Five years before suffering a severe stroke, the late Shimon Peres founded Israel Brain Technologies (IBT), an NGO for fostering Israeli brain technologies. This was no coincidence. Peres, with his reputation for farsightedness, was fully aware that at his age (88 at the time), the chances that he would suffer a stroke in the coming years were over 50%. With Peres's help, IBT raised hundreds of millions of dollars.
Today, a new company in the incubator founded under IBT auspices is working on early diagnosis of stroke. Other companies dealing in treatment of brain diseases and improving brain functioning among healthy people have also been founded in the IBT incubator. The incubator in which these exciting technologies were developed, managed by Dr. Yael Fuchs Shlomai, is called Brainnovations. Founder and chairman Rafi Gidron and executive director Miri Polachek manage IBT. IBT has two goals: to develop technologies for increasing life expectancy and improving the quality of life, and to brand Israel internationally as the brain nation.
Stroke: A helmet for home diagnosis
Re-Mind has developed a mobile personalized device for early diagnosis of stroke through monitoring of brain activity. In diagnosis of stroke, every minute counts. The company managers say that, as of now, less than 10% of stroke victims manage to reach the hospital within 4.5 hours of the beginning of the stroke, the time span that makes effective medicinal treatment possible.
In order to provide an accurate result, the helmet must compare the patient's basic situation with his situation at the time of the suspected stroke, which requires a personalized device. The first target market for the product consists of those who have already had a stroke, because 30% of them will have another stroke within five years.
CEO Eli Gelbart, engineer and electromagnetics specialist, and Amit Rappel, whose background is in database engineering, founded Re-Mind. The company is in the process of constructing a prototype.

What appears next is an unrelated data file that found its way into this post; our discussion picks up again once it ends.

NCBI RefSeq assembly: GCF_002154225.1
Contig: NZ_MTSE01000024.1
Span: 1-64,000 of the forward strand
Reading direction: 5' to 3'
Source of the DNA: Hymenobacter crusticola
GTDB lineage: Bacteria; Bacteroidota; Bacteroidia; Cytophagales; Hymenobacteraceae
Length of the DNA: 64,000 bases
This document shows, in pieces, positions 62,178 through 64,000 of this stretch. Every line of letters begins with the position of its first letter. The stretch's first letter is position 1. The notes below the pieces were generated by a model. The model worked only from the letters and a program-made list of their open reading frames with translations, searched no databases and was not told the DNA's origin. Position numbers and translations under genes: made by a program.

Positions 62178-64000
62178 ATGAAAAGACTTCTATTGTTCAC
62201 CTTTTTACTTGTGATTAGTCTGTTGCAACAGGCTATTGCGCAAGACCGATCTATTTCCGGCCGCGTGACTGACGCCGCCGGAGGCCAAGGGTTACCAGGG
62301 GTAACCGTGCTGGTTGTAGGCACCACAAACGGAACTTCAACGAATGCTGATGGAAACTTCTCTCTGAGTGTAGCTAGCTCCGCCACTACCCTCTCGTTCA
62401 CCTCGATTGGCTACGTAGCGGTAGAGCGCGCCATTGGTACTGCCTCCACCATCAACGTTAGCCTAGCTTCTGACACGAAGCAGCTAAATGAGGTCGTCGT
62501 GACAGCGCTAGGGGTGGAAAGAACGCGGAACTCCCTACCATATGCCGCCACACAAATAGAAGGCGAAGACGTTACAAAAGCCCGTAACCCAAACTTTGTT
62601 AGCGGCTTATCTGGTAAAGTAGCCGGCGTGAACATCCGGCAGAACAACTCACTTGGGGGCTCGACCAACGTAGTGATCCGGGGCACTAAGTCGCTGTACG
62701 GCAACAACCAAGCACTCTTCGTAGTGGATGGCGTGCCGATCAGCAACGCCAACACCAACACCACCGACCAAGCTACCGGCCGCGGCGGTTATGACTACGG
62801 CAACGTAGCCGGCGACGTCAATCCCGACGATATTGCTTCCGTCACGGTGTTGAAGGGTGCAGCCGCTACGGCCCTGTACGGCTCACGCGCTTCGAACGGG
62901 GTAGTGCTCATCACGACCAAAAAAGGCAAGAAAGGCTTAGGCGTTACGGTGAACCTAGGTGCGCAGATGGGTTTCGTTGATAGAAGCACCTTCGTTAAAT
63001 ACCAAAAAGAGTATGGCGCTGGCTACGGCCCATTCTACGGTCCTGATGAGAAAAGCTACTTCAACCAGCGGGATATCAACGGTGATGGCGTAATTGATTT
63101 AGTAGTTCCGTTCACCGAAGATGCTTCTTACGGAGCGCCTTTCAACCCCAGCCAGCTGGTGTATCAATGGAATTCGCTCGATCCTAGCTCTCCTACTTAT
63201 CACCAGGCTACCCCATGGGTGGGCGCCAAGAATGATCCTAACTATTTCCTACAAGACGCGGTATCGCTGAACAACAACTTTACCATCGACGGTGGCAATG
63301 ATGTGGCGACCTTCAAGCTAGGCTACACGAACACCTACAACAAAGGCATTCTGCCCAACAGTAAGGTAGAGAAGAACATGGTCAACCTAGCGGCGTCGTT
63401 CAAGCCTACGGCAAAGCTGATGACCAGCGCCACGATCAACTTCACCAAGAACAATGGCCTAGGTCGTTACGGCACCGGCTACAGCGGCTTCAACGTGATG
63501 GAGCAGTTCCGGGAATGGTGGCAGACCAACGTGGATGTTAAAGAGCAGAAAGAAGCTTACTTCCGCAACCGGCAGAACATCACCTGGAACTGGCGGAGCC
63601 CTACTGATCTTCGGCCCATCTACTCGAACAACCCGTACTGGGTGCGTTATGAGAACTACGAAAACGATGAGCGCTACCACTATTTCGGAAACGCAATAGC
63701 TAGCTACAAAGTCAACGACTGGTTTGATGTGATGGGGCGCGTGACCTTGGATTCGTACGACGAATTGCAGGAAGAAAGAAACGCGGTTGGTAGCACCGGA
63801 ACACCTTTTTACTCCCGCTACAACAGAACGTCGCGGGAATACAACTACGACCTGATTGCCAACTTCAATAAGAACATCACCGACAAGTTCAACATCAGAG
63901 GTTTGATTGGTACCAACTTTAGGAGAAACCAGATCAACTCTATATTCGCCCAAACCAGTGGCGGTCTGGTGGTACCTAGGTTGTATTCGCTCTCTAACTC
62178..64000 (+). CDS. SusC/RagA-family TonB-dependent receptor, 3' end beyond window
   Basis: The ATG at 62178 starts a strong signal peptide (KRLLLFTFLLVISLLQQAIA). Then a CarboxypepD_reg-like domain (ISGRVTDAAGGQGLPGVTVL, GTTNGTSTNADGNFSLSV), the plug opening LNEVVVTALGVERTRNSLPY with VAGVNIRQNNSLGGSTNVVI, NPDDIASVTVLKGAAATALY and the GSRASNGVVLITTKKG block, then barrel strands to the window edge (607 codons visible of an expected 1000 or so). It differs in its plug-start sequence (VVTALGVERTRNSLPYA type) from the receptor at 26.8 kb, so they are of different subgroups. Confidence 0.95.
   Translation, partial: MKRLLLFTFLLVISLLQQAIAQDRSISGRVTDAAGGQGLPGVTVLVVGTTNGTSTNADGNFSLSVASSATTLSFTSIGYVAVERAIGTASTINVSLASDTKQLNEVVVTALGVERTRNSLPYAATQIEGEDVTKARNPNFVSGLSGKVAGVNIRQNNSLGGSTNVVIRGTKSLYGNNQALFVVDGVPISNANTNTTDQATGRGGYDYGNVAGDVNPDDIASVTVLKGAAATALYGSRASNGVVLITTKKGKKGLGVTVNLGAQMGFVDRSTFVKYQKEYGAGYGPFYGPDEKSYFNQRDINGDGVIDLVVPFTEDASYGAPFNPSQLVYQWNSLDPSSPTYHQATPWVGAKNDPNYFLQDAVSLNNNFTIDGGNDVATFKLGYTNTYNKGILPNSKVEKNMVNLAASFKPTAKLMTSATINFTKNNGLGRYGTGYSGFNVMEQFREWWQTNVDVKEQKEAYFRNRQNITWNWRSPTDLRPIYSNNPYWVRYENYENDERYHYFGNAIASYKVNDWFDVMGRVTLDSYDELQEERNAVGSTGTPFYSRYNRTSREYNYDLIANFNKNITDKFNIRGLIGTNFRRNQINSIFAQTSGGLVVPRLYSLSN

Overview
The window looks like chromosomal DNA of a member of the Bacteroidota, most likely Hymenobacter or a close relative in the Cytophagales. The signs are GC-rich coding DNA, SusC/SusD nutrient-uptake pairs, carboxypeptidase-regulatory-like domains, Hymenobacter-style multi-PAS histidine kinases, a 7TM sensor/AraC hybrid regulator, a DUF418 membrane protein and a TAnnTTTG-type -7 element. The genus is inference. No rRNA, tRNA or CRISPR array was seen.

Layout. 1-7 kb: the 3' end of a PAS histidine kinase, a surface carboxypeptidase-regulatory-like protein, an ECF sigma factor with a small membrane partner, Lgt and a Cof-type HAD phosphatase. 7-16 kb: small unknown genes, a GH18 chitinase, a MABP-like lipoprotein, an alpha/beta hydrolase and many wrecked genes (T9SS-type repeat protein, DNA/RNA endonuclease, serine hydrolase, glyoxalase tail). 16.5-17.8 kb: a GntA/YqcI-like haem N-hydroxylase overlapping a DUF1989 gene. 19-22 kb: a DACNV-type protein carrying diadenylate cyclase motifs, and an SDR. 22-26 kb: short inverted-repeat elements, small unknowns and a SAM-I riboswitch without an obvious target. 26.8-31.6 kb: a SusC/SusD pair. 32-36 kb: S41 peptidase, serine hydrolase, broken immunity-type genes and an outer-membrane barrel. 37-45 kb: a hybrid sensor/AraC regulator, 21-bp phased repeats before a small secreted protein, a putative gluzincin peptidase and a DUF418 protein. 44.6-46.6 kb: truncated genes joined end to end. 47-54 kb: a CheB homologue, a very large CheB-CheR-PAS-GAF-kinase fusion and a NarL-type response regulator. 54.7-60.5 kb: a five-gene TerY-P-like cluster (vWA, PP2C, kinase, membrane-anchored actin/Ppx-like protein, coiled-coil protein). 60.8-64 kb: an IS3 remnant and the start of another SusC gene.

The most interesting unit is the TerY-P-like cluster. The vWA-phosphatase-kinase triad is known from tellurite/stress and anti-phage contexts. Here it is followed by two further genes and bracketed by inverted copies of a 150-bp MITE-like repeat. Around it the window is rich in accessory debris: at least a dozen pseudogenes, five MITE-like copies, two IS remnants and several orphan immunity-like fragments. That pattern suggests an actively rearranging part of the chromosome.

Parkinson's Disease: The sensor that warns that an attack is coming
Parkinson's Disease patients are constantly at the mercy of their disease. The symptoms can increase unexpectedly with no warning, leaving them transfixed in a supermarket or shaking uncontrollably at a family event. Were it possible to predict these events in advance, patients could adapt the dosages of their drugs, thereby avoiding a sudden attack.
Binamic Health has developed a system that uses standard-issue sensors to identify the signs that can predict an attack. The mother of one of the founders is a relatively young Parkinson's Disease victim, and the company originated from an effort to preserve her independence.
The sensors measure two important things: small changes in patients' heartbeat, and changes in their movement patterns, by using accelerometers. "With these data, patients can already be given enough information to enable them to 'straighten out their day'," says Binamic CEO Guy Zurawel, meaning that they can be given a precise dosage of the drug.
"So far, data have been collected from one patient for three months proving that the technology is feasible. The company will soon begin clinical trials," Zurawel adds, noting that there are currently products on the market designed to predict attacks, but only when the symptoms have already appeared. Binamic's preliminary tests indicate that it can provide earlier warning. The company was founded by two PhD candidates: deep learning specialist Shay Zweig and cognitive neuroscientist Amir Tal, a specialist in predictive algorithms. Zurawel also holds a PhD in computational neuroscience, and has a decade of experience in senior positions in telecommunications and cellular apps. The company is raising money in its seed round.
Radiology: The algorithm that will shorten queues
The shortage of radiologists is creating a real problem. Patients who have had brain scans are having their treatment delayed because there are not enough specialists to analyze the tests results in time. These delays sometimes cause loss of life and detract from the quality of life, and the health system is aware of the problem. TailorMed Technologies is trying to develop a solution - a machine that can learn how to analyze brain scans. A group of three IDF Talpiot science program alumni - CEO Elad Walach, CTO Michael Braginsky, and VP R&D Guy Reiner, together with chief medical officer Dr. Gal Yaniv, founded the company.
Walach says that there are currently many technologies that use algorithms to analyze medical images, but most of the companies are developing specialized systems for each disease, with an emphasis on avoiding errors. In contrast, TailorMed identifies and unearths a variety of cases of abnormalities in a scan of a given organ, and its goal is immediate improvement (without sacrificing accuracy).
For this purpose, the company has devised a system that integrates computer vision, machine learning, and even analysis of texts in order to understand the medical history and the patient's complaint, and cross reference it with the scan. The system even helps a radiologist write a report quickly, so that he or she can have more time for the scan.